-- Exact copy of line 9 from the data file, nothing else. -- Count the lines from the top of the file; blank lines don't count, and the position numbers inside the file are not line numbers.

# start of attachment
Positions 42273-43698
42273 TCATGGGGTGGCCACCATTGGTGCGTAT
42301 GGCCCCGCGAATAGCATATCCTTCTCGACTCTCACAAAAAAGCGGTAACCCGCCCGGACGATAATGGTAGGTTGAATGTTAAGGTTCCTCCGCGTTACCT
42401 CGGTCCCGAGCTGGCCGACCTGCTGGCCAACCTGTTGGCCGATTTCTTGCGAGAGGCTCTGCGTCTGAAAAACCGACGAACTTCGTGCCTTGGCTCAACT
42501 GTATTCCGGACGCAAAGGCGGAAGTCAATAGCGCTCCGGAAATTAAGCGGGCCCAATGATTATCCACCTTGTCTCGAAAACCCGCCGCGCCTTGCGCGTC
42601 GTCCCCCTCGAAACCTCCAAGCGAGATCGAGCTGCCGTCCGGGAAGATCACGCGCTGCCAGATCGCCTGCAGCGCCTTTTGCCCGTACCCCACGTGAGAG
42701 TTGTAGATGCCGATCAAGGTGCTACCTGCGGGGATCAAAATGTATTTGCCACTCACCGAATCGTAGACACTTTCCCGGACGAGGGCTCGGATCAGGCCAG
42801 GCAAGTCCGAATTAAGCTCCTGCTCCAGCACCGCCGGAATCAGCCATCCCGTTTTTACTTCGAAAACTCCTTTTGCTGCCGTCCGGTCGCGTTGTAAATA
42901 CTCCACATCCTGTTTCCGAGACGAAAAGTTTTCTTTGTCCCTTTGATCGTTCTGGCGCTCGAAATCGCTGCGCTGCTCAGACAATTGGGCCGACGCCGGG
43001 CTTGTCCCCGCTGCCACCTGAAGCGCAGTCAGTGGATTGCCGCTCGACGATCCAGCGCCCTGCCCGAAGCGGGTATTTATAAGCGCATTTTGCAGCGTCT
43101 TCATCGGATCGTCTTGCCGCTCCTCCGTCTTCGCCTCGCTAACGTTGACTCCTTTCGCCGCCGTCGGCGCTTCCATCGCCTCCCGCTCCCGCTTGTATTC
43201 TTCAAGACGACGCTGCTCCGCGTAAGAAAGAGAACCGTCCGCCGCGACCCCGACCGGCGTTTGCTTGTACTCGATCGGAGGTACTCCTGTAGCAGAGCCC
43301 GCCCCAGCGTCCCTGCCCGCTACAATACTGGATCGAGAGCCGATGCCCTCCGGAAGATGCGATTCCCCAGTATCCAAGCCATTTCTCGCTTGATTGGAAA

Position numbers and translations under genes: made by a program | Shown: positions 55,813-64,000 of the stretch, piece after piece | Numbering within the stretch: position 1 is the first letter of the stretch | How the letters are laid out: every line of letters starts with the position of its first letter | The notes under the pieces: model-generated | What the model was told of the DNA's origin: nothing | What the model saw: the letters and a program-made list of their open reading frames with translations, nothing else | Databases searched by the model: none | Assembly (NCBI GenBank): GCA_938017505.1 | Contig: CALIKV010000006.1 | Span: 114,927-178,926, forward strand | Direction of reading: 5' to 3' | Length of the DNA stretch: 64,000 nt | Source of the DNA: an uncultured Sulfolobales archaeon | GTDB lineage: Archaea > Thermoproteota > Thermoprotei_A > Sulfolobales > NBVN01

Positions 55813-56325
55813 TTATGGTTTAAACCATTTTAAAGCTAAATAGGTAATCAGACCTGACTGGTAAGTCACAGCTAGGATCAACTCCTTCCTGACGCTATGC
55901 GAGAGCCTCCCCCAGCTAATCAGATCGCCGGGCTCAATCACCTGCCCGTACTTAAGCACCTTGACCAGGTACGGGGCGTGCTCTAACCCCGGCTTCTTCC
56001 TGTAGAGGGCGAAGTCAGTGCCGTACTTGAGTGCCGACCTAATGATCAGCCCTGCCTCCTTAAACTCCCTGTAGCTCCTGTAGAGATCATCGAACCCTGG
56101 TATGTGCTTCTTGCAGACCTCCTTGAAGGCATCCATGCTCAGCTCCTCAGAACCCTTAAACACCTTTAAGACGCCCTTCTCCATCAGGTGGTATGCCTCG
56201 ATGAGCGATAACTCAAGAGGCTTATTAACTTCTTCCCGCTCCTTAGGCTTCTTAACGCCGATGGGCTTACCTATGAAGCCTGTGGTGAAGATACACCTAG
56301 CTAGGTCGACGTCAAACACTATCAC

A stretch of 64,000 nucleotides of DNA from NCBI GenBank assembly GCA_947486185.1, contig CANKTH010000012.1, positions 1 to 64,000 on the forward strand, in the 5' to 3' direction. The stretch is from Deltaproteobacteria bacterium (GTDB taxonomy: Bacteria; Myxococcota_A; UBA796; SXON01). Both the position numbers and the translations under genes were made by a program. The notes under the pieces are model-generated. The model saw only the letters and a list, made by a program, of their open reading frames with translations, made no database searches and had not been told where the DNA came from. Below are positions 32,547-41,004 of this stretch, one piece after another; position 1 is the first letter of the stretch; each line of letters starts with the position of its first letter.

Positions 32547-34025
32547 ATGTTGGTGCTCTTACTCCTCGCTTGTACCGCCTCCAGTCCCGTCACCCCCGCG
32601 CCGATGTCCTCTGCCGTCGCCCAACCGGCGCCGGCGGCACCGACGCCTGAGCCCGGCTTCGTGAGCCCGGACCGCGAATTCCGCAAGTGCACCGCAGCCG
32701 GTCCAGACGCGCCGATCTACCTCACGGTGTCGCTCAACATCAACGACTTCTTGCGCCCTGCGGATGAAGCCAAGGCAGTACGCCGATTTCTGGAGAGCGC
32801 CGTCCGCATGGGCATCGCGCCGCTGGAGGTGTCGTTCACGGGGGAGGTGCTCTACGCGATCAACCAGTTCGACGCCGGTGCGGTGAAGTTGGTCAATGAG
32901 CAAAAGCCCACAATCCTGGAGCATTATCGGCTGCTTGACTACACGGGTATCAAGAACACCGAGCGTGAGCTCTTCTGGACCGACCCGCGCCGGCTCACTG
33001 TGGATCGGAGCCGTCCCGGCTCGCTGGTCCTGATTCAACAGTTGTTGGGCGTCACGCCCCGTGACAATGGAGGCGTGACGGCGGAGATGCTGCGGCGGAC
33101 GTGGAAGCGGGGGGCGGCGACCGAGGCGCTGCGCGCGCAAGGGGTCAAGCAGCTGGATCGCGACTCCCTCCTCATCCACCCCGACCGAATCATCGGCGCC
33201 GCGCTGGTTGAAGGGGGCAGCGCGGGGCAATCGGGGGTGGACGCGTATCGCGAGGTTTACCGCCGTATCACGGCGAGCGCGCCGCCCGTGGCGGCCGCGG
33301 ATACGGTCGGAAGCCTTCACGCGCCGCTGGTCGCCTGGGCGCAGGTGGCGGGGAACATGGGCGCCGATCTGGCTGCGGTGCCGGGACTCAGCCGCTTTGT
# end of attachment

42901 CTCCACATCCTGTTTCCGAGACGAAAAGTTTTCTTTGTCCCTTTGATCGTTCTGGCGCTCGAAATCGCTGCGCTGCTCAGACAATTGGGCCGACGCCGGG